Thursday, September 20, 2012

I am often asked to share the resources I use to plan trips, so when a friend recently asked me what I perused for London, I thought I would also share the list here, especially since I want to enthuse about  a terrific series of fold-out map/guides I discovered a few months ago from Herb Lester Associates in the UK:

 In addition to these two pictured just above, there are maps on Writing London, An Uncle's Guide to London, Clandestine London, London; You Are Here, and others on New York, Los Angeles, Chicago, Austin, Madrid, Paris, Rome, Berlin, Amsterdam, and Glasgow.  Each is reasonably priced (4 pounds) and each is filled with a number of less obvious things to see and do.  I now have almost all of these and I love them and I think you will, too.

In a similar vein, Indagare has recently introduced its own Mapped Out series -- the editions on London and Paris are for families while Rome, Venice, and Vienna, are just for adults.  These are all in keeping with the high standards members and fans of Indagare have come to expect, and they combine some of the obvious sites with distinctive, lesser-known suggestions.  You can purchase the whole series for $55 or each is available individually for $12.95.   

Moving along,I should mention that for this particular trip, I only consulted one traditional guidebook (Fodor's London) as I've been to London twice before and I didn't feel I was in great need of that kind of a resource; rather, I wanted more specific, focused books, like these:
Both of these are, to my mind, 100% indispensable.  London A to Z (remember, the z is pronounced 'zed') is somewhat the equivalent of the Plan de Paris (if you're unfamiliar with le Plan, read 'According to Plan: Maps of Paris' by Catharine Reynolds in my Paris book, in which she states that "In Paris, map toting is no newcomer's proclamation of ignorance.  The most knowledgeable taxi drivers cannot know each of the city's 6,417 streets offhand; instead they pack copies of Paris par Arrondissement in their glove compartments.")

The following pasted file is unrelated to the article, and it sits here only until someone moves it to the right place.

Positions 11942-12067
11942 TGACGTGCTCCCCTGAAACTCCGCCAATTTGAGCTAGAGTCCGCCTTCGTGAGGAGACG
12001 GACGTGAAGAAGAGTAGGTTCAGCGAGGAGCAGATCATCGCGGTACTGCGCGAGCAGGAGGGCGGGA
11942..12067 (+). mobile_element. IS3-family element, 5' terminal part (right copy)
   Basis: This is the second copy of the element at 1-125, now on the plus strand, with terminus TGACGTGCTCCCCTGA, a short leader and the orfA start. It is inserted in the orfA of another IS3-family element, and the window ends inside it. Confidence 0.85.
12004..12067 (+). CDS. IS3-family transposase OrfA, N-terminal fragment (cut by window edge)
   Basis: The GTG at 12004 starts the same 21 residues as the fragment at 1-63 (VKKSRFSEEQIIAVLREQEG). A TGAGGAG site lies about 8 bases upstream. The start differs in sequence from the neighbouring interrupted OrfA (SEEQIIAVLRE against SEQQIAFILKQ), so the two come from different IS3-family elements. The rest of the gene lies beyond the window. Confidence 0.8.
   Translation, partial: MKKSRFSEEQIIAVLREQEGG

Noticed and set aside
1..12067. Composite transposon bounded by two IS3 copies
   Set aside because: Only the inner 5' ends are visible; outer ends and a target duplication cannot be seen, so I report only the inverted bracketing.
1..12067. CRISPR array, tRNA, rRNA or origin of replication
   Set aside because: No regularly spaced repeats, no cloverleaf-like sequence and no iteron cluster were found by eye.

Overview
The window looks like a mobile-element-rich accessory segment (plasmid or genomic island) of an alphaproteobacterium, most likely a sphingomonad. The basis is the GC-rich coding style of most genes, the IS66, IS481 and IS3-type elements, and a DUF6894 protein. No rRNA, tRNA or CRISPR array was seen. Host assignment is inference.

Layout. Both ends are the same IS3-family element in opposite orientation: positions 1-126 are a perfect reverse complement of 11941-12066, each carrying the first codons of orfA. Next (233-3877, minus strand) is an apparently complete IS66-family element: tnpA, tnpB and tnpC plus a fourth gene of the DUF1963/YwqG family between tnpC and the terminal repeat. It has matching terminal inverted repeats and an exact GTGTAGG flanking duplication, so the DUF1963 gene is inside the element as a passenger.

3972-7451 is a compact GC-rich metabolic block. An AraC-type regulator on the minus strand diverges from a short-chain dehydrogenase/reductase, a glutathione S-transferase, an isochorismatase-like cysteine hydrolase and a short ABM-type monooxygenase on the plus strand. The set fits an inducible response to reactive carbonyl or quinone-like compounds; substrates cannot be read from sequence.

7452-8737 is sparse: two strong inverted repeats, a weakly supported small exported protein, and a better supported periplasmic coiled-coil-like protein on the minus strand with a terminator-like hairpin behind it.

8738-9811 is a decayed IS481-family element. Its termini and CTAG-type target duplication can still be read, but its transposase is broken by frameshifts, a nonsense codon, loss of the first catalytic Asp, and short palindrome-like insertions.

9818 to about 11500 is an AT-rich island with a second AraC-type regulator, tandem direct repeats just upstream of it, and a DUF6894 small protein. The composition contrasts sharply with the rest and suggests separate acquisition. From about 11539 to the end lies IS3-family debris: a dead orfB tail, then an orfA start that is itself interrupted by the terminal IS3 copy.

This is the book that's a compilation of walks offered by the excellent urban walking tour company (the world's oldest), London Walks.  More about the book and the company to follow in an upcoming post!

  Different from London Stories, this National Geographic Traveler guide of walks was also quite helpful and good. 
   

The Traditional Shops and Restaurants of London is an interesting and wonderful little guide that steered me to some shops and places to eat I would otherwise have missed.  Author Eugenia Bell also revealed lots of new details about places I already knew about.  Really wonderful.  

Again, as with the Traditional Shops and Restaurants book above, I learned about a ton of great places to eat and shop as well as places to stay.  This is really packed with suggestions, not only by author Saska Graville but by a handful of notable Londoners.

 The Luxe guides have attitude, and you have to sign on to this attitude in order to get the most out of these fold-out, pocket-sized, light-as-a-feather guides.  The tone is not only opinionated but witty and occasionally brutal (and sometimes annoying, like when TTFN stands for 'Ta-ta for Now').  But the retail suggestions and places to eat and drink are spot-on, the itineraries provide structure and are worthwhile, and the short-listed art and cultural recommendations are valid.  Full Stop. 

The Louis Vuitton European Cities boxed set of books, published annually every Fall, routinely includes London in its assortment, and the 2012 edition was, as always, enlightening, succinct, and wonderful.  I'm not including an image here, sorry, because those I found featured the entire boxed set and not one of the individual book I used.  But I have found this set to be invaluable year after year.  The individual volumes are not sold separately, however -- you have to buy the whole set -- and there seems to be a rather small-ish print run so if you're interested in buying one you have to act quickly. 
 Both of these eating guides are terrific!  The Time Out guide is hugely helpful when you need to search for places by neighborhood.

And for my companion reading, I really enjoyed -- and highly recommend -- the following:

...and this is a typical type of research list for me, no matter where I'm going.  If you've read my books you know that I am a huge proponent of James Pope-Hennessy's book Aspects of Provence, in which he writes, "if one is to get best value out of places visited, some skeletal knowledge of their history if necessary...Sight-seeing is by no means the only object of a journey, but it is as unintelligent as it is lazy not to equip ourselves to understand the sights we see."   More London (and Cotswolds) notes to follow!




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